Reviews list for Abstract Illusion, An - Woe (2022)


During my recent scrollings through RateYourMusic to see which hot new album was getting the critics panties all twisted up, I saw the newest album from The Callous Daoboys recently featured. And in all honesty, I was not really in the mood for another dose of chaotic mathcore, so I decided to find an album myself to take its place. And this album could not have come at a better time. I caught on to Swedish outlet An Abstract Illusion's debut record, Illuminate The Path in 2017 and was knocked back by how mature it sounded for a debut record. It's progressive death metal that I can only dubiously describe as "atmoshperic death metal". If you listen to black metal in the vein of Wolves in the Throne Room or Windir, or even the blackgaze trailblazers like Alcest...that might be your closest comparison point to An Abstract Illusion. 

It's been a long time since that record came out and I have returned to Illuminate The Path much more than I originally anticipated. When the global lockdowns of 2020 happened, I started questioning whether we would ever get a new An Abstract Illusion album, but it's finally here! The band took their time to release some high quality prog death. A concept album rivaling Light of Day, Day of Darkness in it's ambition

The album begins marvelously with a short intro "The Behemoth That Lies Asleep" transitioning into "Slaves". It is not that dissimilar to how the last album began, and the change in pace is not forced. The intro has a short middle passage with lots of double kick pedals and open chord strumming in the guitars. That's followed by some vocoded leads, which remind me of older Between the Buried and Me. "Slaves" continues this comparison with its recurring short burst rhythm in the guitar over blast beat percussion, while the vocals try their best to match the intensity of Tommy Rogers distinguished gutturals. The bass lines are pronounced and given heavy prominence fundamentally allowing the guitars to soar above into some excellent melodies. The only gripe is the breakdown solo near the end; resorting to metalcore chugging riffs felt like a cash grab in my opinion.

Leading into "Tear Down This Holy Mountain", the listener is given a moment of reprieve following the previous track with ambience and a reverb soaked clarinet solo. The main them only begins after 90 to 100 seconds; a plentiful break before the return of the blast beats and tremolo guitar chords. The first half is a little disjointed for my taste, but the back half is where things get fascinating. Beginning with a slow guitar solo over electronic percussion is a unique choice and one I don't think works so well. Later on in the buildup, when the thick bass sustains come in, it switches back to a acoustic percussion, which sounds far more commanding. 

"Prosperity" is another song with a clear divider about halfway through. The first half continues some of the BTBAM comparisons I made earlier, while the back half resembles a simplified Meshuggah track. I enjoy it's incorporation better than on the outro of "Slaves", but it drags on for too long and does not develop enough to warrant its extended runtime. "Blomsterkrans" is great; a melodically pleasing piano interlude to calm down the adrenaline that has been firing on all cylinders since the beginning of "Slaves" leading into the albums longest track "In The Heavens Above, You Will Become A Monster", and serves a similar purpose to "Viridian" into "White Walls" on BTBAM's Colors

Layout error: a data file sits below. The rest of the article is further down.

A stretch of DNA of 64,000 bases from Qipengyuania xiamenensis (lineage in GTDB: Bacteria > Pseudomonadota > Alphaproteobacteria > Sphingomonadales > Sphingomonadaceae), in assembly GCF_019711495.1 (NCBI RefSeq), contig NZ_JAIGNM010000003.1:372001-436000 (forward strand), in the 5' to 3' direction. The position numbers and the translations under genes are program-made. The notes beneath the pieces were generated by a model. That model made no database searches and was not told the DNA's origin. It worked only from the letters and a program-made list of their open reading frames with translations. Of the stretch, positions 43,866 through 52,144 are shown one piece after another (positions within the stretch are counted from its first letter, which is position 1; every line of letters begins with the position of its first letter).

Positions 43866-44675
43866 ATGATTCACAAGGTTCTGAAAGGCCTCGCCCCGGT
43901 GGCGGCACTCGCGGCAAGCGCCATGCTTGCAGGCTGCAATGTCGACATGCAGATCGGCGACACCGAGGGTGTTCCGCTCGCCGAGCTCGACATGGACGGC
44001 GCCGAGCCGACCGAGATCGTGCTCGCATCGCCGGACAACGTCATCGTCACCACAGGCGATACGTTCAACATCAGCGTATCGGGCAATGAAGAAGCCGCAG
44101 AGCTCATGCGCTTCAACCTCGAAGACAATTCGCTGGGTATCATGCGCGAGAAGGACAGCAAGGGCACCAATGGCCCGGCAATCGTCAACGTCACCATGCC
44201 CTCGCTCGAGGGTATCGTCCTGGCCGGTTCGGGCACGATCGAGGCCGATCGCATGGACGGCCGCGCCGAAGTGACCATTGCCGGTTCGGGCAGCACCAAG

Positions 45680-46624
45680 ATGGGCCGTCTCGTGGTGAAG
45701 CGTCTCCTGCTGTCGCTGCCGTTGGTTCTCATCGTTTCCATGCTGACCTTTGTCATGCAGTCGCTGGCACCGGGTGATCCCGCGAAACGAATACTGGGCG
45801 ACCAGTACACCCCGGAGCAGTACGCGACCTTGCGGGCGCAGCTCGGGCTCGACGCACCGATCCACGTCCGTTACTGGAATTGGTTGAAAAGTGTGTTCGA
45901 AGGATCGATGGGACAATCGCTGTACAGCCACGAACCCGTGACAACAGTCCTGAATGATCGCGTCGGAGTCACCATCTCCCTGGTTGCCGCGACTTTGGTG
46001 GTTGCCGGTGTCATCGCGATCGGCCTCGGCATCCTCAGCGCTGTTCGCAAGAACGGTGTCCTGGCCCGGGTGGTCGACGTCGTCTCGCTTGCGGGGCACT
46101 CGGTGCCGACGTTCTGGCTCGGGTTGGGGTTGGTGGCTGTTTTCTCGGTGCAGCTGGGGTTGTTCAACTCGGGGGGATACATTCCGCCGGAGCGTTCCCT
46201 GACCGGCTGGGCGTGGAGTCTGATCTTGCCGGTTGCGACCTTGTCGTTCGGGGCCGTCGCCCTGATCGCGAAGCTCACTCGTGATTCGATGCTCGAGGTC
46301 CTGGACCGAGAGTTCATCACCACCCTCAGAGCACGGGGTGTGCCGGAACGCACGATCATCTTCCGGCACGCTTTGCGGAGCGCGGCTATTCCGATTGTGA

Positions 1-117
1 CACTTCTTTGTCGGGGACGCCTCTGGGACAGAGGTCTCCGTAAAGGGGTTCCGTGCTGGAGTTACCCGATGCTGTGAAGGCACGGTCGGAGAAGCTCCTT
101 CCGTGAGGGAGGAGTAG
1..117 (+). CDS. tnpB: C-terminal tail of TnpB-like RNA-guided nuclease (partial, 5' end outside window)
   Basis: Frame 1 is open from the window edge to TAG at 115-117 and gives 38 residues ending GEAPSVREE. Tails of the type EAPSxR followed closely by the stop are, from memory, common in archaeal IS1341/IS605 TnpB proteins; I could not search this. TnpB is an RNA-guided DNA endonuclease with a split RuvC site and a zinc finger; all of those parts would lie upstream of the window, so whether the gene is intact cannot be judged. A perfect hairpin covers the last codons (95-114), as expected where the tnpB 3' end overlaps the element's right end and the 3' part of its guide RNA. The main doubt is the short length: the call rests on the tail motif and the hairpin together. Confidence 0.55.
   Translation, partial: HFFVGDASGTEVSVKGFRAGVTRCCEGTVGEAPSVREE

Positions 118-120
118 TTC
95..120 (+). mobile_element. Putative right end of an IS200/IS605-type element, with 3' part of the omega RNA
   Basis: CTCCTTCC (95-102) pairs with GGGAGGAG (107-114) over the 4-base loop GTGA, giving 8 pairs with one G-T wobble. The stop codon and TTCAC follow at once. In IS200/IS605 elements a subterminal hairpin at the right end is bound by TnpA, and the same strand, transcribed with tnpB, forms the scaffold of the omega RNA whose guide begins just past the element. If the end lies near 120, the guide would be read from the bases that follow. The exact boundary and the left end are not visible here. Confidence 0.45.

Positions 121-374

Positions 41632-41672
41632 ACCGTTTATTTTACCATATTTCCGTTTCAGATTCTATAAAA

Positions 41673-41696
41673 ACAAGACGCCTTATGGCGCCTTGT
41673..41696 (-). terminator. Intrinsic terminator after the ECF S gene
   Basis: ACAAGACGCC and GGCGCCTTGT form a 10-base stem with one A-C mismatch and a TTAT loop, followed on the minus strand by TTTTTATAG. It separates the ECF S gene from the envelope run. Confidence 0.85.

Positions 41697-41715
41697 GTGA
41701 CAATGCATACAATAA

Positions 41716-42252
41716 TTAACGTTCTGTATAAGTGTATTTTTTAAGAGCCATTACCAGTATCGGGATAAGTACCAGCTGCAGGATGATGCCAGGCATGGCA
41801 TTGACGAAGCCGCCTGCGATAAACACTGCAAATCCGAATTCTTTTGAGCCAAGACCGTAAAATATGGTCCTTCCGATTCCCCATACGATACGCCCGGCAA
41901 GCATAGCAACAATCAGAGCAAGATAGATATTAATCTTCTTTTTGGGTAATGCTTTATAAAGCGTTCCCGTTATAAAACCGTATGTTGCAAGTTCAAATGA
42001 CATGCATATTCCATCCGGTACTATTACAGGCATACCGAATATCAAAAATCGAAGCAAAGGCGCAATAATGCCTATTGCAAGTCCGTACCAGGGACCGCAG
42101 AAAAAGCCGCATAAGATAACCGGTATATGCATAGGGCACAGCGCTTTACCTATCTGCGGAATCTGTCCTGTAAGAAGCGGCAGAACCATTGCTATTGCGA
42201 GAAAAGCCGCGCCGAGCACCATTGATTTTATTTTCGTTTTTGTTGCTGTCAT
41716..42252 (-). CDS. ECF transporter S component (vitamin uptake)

In regards to the aforementioned "In The Heavens Above, You Will Become A Monster", I cannot remember the last time I heard a more well constructed progressive metal song before this one. Every segment leads fluently into the next; the dynamic shifts are well placed, the tempo and style changes are built upon the previous sections, and each element connects the entire piece together into something marvelous. It is no surprise that this is the album's crown jewel, perhaps even surpassing "Vakuum" from the last album as the best song An Abstract Illusion have ever written. Which does beg the question: why didn't An Abstract Illusion put this much intricate detail into the album's shorter tracks? 

Unlike BTBAM's opus, An Abstract Illusion embrace us with one final track on this album, "This Torment Has No End, Only New Beginnings" and does it hardest to live up to the sky high expectations the band just set on the previous track. This is another wonderful piece that is intricately composed and performed, leading into the albums inconclusive ending. It's potential is fully realized and ends the album in a way that makes me want more, which in this case, is not a bad thing.

The reason I continuously referenced Between The Buried And Me in this album review is because compositionally, Colors might be this albums closest comparison point. What makes it so remarkable is despite how much influence it takes from the source material, An Abstract Illusion made an album that is uniquely theirs. At this point, An Abstract Illusion have no comparisons; they make death metal by way of atmo black bands like Saor and Drudkh. Their compositional power is fantastic, their songwriting is beyond even the best of their progressive death metal contemporaries. Instrumentals are brimming with life; ranging from ebullient joy to the downtrodden of lows. The bass production is superb, the guitar solos, while plenty, are not glorified wank sessions or scale practice. When I think of progressive death metal, this is what I want it to sound like. It feels so close to perfect, but the faults on a few tracks that were ratified on others is a little disappointing. This might be the album to beat in 2022 so far.

Best Songs: Slaves, Tear Down This Holy Mountain, Blomsterkrans, In The Heavens Above, You Will Become A Monster, This Torment Has No End, Only New Beginnings

Saxy S Saxy S / September 16, 2022 07:02 PM